The prophetic outline from the last segment in this series is the one that is held by Sunni Muslims. The majority of Muslims in the world are Sunnis. They trace their heritage back to Mohammad. About ten per cent, located mainly in Iraq, Iran and Lebanon, are Shiites. Iran is the only nation with a Shiite majority. The split occurred in the 10th Century over the nature of the theocratic leadership of Islam. Shiites believe Islam’s leader should be a descendant of the Prophet Mohammad. Sunnis say leaders should be chosen by consensus. Shiites believe in free will whereas Sunnis adhere to the concept of predestination. Shiites exalt their Imams (spiritual leaders) as inspired teachers who have the authority to interpret Islamic law. For Sunnis, the interpretation of Islamic law has been theoretically closed since the 10th Century.
With regard to eschatology, the major difference between the two groups centers around a Messianic individual called the Mahdi. This individual is the embodiment of the earnest longing and hope of the Shiites who have been oppressed and persecuted throughout the course of Islamic history. There is no direct reference to the Mahdi in the Qu’ran. However, Shiites argue that he is inferred. In the Shiite scheme of end time events, the Mahdi takes the place of Jesus as the one who will defeat the Antichrist and create a kingdom that will fill the earth with goodness and justice. He is the one who has been destined from eternity to save the world from the forces of wickedness. In Shiite eschatology, Jesus is limited to assisting the Mahdi. Jesus’ specific mission is to propagate Islam among Christians and Jews.
Regarding the Hadith
The Hadith is a record of Mohammad’s words and deeds according to his wives, relatives, and companions. Next to the Qu’ran, it is the most important part of Islamic law. Its teachings are considered as binding as those contained in the Qu’ran.
The most recognized compilation of these sayings is the one by Sahih Al Bukhari. Some examples of the bizarre sayings of Muhammad which are contained in Bukhari’s nine volumes are reproduced below:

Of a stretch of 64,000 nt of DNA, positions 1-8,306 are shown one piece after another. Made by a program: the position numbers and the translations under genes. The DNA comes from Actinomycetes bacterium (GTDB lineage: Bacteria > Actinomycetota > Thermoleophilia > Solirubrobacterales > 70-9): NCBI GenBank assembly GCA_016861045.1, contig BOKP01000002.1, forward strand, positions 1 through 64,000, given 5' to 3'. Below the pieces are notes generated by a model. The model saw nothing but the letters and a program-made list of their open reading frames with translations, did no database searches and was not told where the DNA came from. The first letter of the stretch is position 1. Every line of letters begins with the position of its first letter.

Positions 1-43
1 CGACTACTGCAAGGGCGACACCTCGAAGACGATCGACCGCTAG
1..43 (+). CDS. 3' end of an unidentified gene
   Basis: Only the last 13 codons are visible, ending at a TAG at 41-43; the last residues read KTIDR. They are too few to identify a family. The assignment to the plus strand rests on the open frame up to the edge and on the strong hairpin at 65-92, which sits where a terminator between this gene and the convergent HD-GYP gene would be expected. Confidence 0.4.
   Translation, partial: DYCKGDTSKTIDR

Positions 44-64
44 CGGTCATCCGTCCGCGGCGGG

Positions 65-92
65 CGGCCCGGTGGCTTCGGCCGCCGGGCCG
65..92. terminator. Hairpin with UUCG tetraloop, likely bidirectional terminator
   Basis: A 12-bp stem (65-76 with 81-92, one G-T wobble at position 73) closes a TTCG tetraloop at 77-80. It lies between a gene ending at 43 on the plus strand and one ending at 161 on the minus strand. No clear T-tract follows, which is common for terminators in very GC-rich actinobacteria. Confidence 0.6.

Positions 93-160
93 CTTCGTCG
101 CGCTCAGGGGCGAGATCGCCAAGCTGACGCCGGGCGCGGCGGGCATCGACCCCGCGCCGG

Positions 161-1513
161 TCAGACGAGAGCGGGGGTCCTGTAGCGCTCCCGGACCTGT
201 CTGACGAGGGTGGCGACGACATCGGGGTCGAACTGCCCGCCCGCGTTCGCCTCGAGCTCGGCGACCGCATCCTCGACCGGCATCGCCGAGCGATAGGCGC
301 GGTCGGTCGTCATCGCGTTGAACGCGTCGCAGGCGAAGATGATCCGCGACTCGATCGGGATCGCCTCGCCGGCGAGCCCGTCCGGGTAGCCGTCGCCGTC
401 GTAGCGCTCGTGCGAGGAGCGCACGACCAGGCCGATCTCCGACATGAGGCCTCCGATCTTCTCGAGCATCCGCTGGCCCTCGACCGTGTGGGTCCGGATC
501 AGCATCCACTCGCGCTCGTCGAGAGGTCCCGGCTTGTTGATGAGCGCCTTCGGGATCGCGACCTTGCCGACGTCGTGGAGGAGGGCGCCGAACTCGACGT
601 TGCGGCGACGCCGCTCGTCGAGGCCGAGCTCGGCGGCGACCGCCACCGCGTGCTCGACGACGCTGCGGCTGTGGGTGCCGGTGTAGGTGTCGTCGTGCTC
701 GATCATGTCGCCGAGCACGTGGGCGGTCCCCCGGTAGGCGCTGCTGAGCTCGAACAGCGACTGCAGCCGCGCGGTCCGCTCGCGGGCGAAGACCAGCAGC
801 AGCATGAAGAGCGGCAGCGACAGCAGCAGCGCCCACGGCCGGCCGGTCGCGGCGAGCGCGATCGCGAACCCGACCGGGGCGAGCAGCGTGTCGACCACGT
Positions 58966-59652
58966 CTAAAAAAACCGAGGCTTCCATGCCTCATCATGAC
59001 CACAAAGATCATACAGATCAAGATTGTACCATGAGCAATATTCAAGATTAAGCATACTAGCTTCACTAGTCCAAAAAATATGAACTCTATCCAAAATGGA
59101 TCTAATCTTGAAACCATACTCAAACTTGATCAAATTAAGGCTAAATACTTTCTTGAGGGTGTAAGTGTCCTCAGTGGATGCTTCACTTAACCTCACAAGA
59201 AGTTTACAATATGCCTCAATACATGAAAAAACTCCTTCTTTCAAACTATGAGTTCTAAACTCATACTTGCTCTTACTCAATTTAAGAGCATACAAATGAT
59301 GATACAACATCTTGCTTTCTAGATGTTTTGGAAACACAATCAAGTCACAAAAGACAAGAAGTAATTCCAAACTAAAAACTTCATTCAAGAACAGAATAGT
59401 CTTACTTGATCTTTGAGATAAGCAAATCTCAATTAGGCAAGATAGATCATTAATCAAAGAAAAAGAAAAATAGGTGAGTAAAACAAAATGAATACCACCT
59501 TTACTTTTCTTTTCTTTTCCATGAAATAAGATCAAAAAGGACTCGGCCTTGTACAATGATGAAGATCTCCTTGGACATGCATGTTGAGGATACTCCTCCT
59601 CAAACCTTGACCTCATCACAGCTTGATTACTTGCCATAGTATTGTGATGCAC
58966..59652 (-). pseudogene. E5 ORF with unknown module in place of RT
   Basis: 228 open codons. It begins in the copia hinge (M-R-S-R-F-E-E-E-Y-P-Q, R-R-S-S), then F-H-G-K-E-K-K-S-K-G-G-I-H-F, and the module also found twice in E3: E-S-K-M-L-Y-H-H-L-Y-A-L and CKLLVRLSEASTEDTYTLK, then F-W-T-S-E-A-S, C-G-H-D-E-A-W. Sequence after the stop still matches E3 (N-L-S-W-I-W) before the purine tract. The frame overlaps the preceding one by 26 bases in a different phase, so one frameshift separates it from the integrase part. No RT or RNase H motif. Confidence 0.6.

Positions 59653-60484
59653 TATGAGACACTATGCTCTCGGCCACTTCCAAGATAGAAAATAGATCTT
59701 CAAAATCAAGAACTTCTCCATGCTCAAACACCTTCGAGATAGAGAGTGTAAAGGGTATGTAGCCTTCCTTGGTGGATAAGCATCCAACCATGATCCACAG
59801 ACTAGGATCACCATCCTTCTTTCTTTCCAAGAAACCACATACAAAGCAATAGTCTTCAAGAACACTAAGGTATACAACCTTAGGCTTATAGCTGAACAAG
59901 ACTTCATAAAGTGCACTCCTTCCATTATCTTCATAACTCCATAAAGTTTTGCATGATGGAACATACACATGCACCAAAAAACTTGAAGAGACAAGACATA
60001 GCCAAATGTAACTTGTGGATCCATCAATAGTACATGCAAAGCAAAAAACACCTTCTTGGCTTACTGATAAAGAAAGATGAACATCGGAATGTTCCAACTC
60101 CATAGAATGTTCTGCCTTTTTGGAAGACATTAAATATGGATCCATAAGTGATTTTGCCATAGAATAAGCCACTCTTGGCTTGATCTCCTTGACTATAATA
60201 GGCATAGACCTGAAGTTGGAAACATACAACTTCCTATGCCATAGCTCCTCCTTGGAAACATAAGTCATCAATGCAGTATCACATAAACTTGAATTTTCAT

- Women are deficient in mind (2:541 and 3:826).
- The majority of people in Hell are women (1:28, 301; 2:161; 7:124).
- Women are a bad omen (7:30).
- Drinking camel urine will make you healthy (7:590).
- A fly in your drink can cure you of disease (4:537).
- Fever comes from the heat of Hell (7:619).
- “Though I am an apostle of Allah, yet I do not know what Allah will do to me” (2:375).
- If you speak badly about a deceased person, that person will go to Hell (2:448).
1) Anonymous (“A Muslim Medical Doctor”), “Islam and Eschatology,” www.templemount.org/ islameschat.html, 12/26/2005.
2) Anonymous, (“Guided Ones”), “The Islamic Paradise — What’s in it and for whom?” www.guidedones.com/metapage/ frq/islamicpar.htm.
3) Anonymous, “Virgins? What Virgins?” The Guardian, January 12, 2002, www.guardian.co.uk/saturday_review/ story/0,3605,631332,00.html.
4) Caner, Dr. Ergun, “Islamic Eschatology,” audio recording of an address delivered to the 14th annual Pre-Trib Study Group meeting in Dallas, Texas, December 2005.
5) Cook, Dr. David B., “Nearing the End?” The Dallas Morning News, April 17, 2005, page 4P.
6) Dolphin, Lambert, “A Short Summary of Islamic Beliefs,” www.ldolphin.org/islam.shtml, 12/26/2005.
7) El-Ghamdy, Gharm-Allah, “Signs of the Last Hour,” www.usc.edu/dept/msa/fundamentals/ pillars/signsofthelasthour.html, 12/26/2005.
8) Elias, Mufti A. H., “Jesus (Isa) in Islam, and His Second Coming,” www.islam.tc/prophecies/jesus.html.
9) Hasan, Dr. Suhaib, “50 Signs of the Day of Judgment from the Words of Allah and His Messenger,” www.islam.com/Print.aspx?id=450, 1/1/2006.
10) Larson, Warren F., “Islamic Eschatology: Implications for Christian Witness,” www.ciu.edu/articles/islamic-eschatology, 12/26/2005.
11) Rast, Jennifer, “Muslim, Jewish, and Christian End-Times Prophecy Comparison,” www.contenderministries.org/prophecy/ eschatologyPF.php, 12/26/2005.
12) Shahid, Dr. Samuel, The Last Trumpet: A Comparative Study in Christian-Islamic Eschatology, Xulon Press, 2005.
13) Wikipedia, “Islamic Eschatology,” http://en.wikipedia.org/wiki/ islamic-eschatology, 12/26/2005.